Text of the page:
University can be a challenging time for anyone. You’re moving away from home, likely for the very first time, you’re meeting myriad new people from all walks of life, and you’re not surrounded by your trusty support base of friends and family. For those struggling with their mental health, this already stressful situation can be difficult to bear.
But fear not, help is at hand! With the stigma surrounding mental health finally fading into the abyss of ignorance (where it rightly belongs!), people are more open about their struggles and support systems exist where once there was none.
In honour of mental health day, that fell on Tuesday, we at Study International are here to give you a few handy tips to keep your mental health in tip-top condition as you navigate student life.
1. Skip a night out every once in a while
We completely understand that ever nagging feeling of FOMO that can come with saying “No”, but in the hectic life of university it’s essential you know your limits and take some time out.
Perhaps you’re not a “going out” sort of person at all and the thought of bar crawls with strangers fills you with dread. You are most certainly not alone!
While going out is touted as a key way to meet people in your first few months, there are plenty of other non-anxiety-inducing ways to bond with like-minded people. Join the societies that interest you or strike up a conversation with the person next to you in lectures. At least in this situation, you know you already have something in common.
2. Sign up with your local doctor
This should be a standard procedure regardless of your health concerns. Make it a priority in freshers’ week to get down to your local docs pronto – you never know when you might need them.
They’ll also be able to advise you on any services or support groups in the area that may be able to help you in your time of need.
3. Speak to your tutor
You will likely be pleasantly surprised if you bring yourself to open up to your tutor. They know better than anyone the challenges of university life and will likely be the most understanding and sympathetic to your concerns. Tutors these days are often far more aware of mental health and will have been trained in how to address issues you may be facing.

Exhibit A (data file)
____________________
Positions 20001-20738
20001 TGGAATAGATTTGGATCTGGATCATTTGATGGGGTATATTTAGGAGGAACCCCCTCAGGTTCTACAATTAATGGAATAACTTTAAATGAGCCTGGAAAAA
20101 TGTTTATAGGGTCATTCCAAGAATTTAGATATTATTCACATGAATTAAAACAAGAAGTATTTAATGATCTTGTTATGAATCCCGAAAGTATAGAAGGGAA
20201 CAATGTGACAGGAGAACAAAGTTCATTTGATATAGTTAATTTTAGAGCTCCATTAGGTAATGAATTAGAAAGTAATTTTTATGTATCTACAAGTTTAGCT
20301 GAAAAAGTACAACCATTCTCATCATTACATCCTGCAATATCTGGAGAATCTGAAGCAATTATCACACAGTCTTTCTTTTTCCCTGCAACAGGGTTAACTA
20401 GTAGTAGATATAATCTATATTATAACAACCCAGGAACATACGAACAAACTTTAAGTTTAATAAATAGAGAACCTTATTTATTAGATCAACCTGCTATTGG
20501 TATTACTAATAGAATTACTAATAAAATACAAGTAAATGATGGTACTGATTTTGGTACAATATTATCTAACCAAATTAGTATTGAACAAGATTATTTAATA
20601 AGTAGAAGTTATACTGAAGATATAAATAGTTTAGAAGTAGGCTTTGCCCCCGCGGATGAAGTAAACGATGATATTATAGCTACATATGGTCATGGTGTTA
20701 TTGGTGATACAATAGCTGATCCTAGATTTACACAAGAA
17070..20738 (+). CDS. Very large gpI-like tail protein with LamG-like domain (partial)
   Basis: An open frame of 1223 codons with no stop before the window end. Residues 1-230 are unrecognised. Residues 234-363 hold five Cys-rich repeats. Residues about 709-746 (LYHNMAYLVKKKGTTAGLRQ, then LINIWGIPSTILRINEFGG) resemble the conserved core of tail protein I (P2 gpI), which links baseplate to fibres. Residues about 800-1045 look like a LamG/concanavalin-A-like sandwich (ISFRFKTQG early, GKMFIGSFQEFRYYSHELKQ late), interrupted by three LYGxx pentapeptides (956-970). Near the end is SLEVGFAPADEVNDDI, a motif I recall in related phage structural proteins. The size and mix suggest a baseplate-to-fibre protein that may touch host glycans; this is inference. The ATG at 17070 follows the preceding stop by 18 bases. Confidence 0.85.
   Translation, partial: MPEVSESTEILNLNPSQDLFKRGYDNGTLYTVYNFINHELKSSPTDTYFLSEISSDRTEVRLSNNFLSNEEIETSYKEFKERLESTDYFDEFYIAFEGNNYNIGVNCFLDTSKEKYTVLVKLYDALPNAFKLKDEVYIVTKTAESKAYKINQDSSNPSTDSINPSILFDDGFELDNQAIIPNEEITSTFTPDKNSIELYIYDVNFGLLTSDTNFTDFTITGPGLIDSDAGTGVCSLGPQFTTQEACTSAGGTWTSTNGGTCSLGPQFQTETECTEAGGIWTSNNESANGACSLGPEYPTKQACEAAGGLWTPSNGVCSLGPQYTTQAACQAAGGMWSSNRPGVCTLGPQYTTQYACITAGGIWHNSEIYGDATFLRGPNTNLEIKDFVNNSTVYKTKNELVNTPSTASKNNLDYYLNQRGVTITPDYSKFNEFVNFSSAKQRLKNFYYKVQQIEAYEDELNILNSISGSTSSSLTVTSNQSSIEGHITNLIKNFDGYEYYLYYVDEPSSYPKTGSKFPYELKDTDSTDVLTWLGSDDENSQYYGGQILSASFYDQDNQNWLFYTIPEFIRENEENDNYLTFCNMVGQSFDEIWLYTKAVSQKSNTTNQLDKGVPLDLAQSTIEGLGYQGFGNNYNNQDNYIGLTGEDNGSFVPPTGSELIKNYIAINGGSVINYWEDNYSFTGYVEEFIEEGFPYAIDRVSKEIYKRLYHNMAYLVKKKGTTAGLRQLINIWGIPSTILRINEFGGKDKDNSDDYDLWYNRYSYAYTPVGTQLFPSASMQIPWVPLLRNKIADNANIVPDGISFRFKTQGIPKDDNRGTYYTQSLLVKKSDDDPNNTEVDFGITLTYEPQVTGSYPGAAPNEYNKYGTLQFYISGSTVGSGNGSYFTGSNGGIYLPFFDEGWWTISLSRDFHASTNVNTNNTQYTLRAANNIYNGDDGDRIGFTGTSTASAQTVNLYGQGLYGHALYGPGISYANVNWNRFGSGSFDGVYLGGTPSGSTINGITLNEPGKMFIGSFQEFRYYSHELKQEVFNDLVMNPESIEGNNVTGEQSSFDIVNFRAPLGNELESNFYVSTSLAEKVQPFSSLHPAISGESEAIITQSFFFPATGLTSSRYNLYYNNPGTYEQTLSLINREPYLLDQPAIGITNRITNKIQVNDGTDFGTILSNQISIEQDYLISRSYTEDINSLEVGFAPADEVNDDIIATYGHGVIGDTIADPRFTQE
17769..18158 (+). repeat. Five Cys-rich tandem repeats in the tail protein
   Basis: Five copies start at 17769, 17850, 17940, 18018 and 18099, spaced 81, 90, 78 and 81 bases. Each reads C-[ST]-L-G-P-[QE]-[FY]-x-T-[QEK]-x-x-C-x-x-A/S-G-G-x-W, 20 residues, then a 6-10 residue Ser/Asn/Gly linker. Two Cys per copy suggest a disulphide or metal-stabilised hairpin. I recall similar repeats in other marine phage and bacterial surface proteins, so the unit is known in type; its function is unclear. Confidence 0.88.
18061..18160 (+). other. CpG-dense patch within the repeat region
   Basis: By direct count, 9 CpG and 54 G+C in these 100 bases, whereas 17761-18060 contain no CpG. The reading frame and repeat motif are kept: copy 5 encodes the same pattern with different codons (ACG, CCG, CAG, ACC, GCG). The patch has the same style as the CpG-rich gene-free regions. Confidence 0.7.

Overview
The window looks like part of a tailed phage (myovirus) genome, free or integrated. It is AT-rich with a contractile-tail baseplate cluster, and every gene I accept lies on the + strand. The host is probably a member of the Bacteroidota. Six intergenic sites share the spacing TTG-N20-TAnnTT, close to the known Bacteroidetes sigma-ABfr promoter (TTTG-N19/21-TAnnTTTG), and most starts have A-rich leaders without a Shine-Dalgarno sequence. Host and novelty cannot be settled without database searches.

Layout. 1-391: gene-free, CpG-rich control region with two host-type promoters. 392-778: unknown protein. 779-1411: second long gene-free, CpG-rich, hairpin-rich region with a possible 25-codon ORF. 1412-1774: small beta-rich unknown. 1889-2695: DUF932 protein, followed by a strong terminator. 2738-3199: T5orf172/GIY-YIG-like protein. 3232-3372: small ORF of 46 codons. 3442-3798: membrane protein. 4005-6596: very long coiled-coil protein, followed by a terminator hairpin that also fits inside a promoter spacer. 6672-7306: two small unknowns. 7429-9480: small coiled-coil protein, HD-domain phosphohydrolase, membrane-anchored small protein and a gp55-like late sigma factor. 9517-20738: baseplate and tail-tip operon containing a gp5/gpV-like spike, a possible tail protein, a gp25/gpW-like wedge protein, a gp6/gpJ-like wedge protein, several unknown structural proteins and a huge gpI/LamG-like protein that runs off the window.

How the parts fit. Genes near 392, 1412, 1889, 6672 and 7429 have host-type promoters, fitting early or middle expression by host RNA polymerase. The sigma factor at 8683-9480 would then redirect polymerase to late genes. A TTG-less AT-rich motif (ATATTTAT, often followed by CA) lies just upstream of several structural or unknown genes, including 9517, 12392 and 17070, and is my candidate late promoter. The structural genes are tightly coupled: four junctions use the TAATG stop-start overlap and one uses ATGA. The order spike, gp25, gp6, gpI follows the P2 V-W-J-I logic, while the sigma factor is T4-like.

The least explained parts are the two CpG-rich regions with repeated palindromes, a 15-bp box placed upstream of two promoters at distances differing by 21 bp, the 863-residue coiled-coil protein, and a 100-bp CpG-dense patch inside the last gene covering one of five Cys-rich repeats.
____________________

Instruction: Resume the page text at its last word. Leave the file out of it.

Also, don’t forget, your tutor can often be your biggest champion at university. Remember, they’ve got your back and can sometimes be your staunchest defender if you run into any academic woes as a result of your mental health.
4. Look out for grants
Most people don’t realise that mental health is often covered under either government grant schemes or scholarships for students with disabilities. This will obviously differ from country to country, but many major study destinations will offer grant money to those who experience greater difficulty with student life.
Not only can this ease money worries – a major source of stress at university – but it can also allow you to access the help you need, when you need it.
Remember to get in early though as applications can take a long time to be processed and approved.
5. Talk to people, they will listen!
Mental health issues are often viewed as a “silent killer” because some people still struggle to talk about them openly. Please don’t let this be you. Opening up to your peers can be a huge help in relieving some of the burden you feel. You may also be surprised by the goodness of people and how much they want to help in any way they can.
6. Put your health first
What all of this essentially boils down to is, look after number one. University is important, but it’s not the be all and end all. Deadlines can be extended, exams can be re-sat. You can even take a year out and return if you need to. If things get too much, stop! Your health trumps any degree.
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